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10 Friends Every Parent of a Child With Special Needs Could Benefit From

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Back in November, I read an article on The Washington Post, titled “10 Types of Friends That Every Mom Needs” by Samantha Rodman. It suggests 10 types of friends any mom would benefit from having in her life. Jolene Philo, of the blog “A Different Dream for My Child,” then asked her readers what kind of friends we, as parents of children with special needs, would add to this list. This is my list of 10 types of friends any parent of a child with special needs would benefit from having in their life.

The Friend With an Older Child With Special Needs
This friend has been on this journey a little longer or a lot longer than you have. The experience and wisdom this friend has is priceless. Whether it’s a new diagnosis, surgery, medication, doctor or what have you, this friend will be encouraging and can offer understanding, something a lot of other friends may not be able to do.

The Friend With a Younger Child With Special Needs
All that wisdom and experience the afore-mentioned friend pours into you can be paid forward to this friend. This friend will be looking for support, answers and more… like you were. You will become the first friend mentioned to this person. This is a time when looking back on this journey will reveal how much it truly is worth it.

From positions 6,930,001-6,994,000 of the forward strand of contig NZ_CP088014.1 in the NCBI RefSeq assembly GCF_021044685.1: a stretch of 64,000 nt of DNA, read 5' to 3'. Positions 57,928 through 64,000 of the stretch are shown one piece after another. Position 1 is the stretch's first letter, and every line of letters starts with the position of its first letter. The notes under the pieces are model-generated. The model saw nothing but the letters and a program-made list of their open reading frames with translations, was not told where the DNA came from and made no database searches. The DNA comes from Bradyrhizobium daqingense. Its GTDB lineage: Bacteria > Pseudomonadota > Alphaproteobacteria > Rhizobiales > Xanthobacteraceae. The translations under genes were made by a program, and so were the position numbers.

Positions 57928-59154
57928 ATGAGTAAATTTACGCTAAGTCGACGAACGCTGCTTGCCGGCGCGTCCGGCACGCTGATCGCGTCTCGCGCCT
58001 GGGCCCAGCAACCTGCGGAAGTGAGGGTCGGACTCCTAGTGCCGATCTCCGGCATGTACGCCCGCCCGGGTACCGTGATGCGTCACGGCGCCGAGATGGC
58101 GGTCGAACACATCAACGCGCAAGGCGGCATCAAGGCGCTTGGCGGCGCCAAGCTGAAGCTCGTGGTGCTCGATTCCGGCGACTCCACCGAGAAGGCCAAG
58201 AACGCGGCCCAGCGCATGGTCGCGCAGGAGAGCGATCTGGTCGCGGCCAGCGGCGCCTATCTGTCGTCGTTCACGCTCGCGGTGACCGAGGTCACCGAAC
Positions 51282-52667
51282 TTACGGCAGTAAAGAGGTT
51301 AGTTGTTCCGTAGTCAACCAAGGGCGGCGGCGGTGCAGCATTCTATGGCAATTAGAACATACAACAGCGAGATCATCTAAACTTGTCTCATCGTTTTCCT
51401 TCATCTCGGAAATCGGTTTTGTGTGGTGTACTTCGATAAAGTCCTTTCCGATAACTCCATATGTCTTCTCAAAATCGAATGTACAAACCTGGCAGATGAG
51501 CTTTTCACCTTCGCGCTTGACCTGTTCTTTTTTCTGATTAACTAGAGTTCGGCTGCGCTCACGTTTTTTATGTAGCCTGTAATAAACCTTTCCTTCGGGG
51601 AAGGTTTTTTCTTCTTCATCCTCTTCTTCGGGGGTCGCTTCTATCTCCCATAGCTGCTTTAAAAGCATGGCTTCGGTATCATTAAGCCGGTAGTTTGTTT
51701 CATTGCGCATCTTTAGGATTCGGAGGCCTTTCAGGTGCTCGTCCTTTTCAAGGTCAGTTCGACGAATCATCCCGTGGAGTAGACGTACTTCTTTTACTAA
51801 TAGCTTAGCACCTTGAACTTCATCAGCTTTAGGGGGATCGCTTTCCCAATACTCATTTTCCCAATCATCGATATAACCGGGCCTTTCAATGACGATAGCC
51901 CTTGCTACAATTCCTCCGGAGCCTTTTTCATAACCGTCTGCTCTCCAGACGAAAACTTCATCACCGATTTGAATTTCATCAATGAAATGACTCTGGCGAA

The Friend With Kids Who Do Not Have Special Needs 
This friend has either no children or a child(ren) who’s not diagnosed with any medical issues. They don’t seem to care that your child lives with medical issues. This friend genuinely likes you, wants to be your friend and is willing to embrace all that comes with your friendship – like your family and the special need your child lives with. If this friend has children living without special needs, it’s a great chance for some socialized inclusion benefiting their kids and yours. If this friend doesn’t have kids, they can treat yours like their own niece/nephew, if not their own son/daughter. Point is, they will love and support you and your child because of your friendship.

The Friend With Kids Who Like Your Child
You may have different views on parenting, politics, eating habits and more. However, this friendship is beneficial because it’s birthed out of a desire of their kids to be friends with your child. Their kids will go out of their way to talk with, play with, read with, watch movies with and more with your child. That will mean more than how you feel about organic foods or some other topic you may disagree on with this friend. The best part is this friend knows that too and that helps you both build a friendship. Talk about a win-win.


The Special Education/Resource Friend
Whether it’s whipping out a business card or Googling with lightning speed, this friend always seems to have the name, phone number, website and any other information you happen to need on the fly. This person may also happen to be well-versed in special education, either as a parent like the first friend mentioned or as a person working in the field. When you need help or encouragement for ARDs, IEPs, 504s and more, these are friends you want to have.